That the country's leather sector despite its high potential of becoming the next growth driver of the economy is the victim of lacklustre moves is obvious to not only the industry insiders but also to observers eager to see the sector flourish up to its capacity. Absence of time-bound action plan in respect of facilitations such as central effluent treatment plan (CETP), fiscal restructuring, compliance conformity, value addition etc are some of the core issues that have been hindering the industry's smooth operations, particularly in exports.
Given that exporting is the sole motivation of the age-old industry, any move or policy must address barriers affecting exports-- be that in terms of the physical infrastructure of the leather estate, environmental concerns from pollution, compliance norms of the importing countries, testing, fiscal measures etc. Over the years, there were moves, albeit at snail's pace-- that too in the face of critical circumstances, which did not bring any mentionable improvement to energise the industry.
Bangladesh's current share in the $215 billion global leather and leather goods market is only 0.5 per cent. This, industry experts hold, is appallingly short of the country's actual potential. Keeping this in view, industry leaders at a recent webinar, suggested providing time-bound policy support to complement the 'Leather and Leather Goods Development Policy 2019' as well as to recover from the pandemic impacts, replicating RMG model in the country's leather sector, reducing import duties on required chemicals and making CETP functional at the Savar leather estate. The president of the Leather goods and Footwear Manufacturers and Exporters Association of Bangladesh (LFMEAB) and other industry leaders while highlighting these as issues to be urgently taken up by the government, stressed the need for value addition and fulfillment of compliance norms as integral to the sustenance of the industry. The LFMEAB President in this context referred to policy continuation as a crucial need to sustain the operation and growth of the industry. He noted that from 1972 to 2019, leather export decreased by 79 per cent, while in the same period, export of finished products increased by 80 per cent. It means that the country is moving towards value addition, but sadly not with local raw materials. Speakers at the event specifically mentioned noncompliance as a key deterrent to export at the moment. Due to non-compliance issues, export-oriented leather goods manufacturers cannot source raw materials from local tanneries, which otherwise could have raised value addition substantially.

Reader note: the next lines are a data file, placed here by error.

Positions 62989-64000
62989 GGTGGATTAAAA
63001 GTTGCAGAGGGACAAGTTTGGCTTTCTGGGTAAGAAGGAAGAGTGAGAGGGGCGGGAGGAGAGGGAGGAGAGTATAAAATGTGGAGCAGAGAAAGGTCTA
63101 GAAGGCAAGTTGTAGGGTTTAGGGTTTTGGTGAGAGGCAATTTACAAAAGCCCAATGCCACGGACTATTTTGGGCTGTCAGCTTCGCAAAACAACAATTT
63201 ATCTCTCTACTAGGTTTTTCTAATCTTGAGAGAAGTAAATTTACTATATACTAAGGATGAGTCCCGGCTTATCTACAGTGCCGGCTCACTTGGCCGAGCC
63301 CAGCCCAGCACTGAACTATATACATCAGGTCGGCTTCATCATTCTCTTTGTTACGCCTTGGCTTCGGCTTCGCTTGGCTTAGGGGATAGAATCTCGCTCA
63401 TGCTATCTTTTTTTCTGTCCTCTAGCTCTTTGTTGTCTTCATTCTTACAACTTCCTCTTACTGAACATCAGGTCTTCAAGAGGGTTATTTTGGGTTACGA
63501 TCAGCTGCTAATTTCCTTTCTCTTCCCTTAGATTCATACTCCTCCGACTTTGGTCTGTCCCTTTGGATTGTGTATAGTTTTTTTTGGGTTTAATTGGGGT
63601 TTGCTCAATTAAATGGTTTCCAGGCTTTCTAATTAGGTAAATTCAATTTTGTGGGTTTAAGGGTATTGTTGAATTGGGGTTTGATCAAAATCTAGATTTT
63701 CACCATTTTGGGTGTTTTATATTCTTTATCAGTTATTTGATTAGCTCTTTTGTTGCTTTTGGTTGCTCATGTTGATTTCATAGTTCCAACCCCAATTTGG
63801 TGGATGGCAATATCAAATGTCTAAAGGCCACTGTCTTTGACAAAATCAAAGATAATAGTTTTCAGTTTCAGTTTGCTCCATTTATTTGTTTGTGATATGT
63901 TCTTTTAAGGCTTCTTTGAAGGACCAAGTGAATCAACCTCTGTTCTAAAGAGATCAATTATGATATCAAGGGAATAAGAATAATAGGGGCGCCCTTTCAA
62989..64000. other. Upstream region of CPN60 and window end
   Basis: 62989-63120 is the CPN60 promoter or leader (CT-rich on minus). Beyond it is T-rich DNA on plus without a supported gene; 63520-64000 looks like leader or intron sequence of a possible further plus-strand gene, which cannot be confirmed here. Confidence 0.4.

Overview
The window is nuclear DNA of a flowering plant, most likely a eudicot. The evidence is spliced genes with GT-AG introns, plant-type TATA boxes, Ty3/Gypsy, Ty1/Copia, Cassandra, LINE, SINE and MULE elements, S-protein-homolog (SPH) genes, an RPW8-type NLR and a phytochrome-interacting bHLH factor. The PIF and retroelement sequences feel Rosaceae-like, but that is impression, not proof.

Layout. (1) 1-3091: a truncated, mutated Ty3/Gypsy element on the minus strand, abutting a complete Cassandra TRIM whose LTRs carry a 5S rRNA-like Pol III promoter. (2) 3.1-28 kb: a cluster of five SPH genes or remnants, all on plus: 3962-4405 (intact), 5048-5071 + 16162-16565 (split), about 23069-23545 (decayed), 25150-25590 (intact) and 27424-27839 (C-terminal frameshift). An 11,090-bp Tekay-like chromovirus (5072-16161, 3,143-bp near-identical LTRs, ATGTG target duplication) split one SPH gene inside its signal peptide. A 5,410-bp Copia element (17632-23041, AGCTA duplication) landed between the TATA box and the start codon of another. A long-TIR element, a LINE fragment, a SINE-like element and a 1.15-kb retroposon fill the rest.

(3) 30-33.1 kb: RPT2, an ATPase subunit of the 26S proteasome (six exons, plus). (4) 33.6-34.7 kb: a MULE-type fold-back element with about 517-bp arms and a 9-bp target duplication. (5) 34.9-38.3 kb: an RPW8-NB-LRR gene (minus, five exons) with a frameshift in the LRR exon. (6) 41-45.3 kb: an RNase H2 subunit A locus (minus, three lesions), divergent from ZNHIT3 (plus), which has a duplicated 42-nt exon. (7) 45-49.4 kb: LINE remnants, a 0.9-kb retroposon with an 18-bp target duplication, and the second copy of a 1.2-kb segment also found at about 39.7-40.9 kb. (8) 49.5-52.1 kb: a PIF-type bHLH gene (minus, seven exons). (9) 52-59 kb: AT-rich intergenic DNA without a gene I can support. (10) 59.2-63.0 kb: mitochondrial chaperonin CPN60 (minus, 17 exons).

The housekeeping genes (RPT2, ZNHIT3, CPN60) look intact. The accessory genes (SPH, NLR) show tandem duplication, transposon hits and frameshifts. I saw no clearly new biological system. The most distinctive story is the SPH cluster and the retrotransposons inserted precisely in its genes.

The CETP continues to be a stumbling block to export. Leather Working Group (LWG) certification is now a precondition to accessing global market but the certification would be a far cry without a functioning CETP, solid waste management and chrome recovery units in the tannery estate. So much has been said on this issue for years but no noticeable move is in sight, as of now. It is indeed intriguing that the CETP being the most essential component of the leather estate figures in the media and public discussion only to highlight the unspeakable failure of the authorities for years. The country's leather industry is desperately in need of a meaningful change in the overall scenario -- lest the prospect still in sight is not wasted.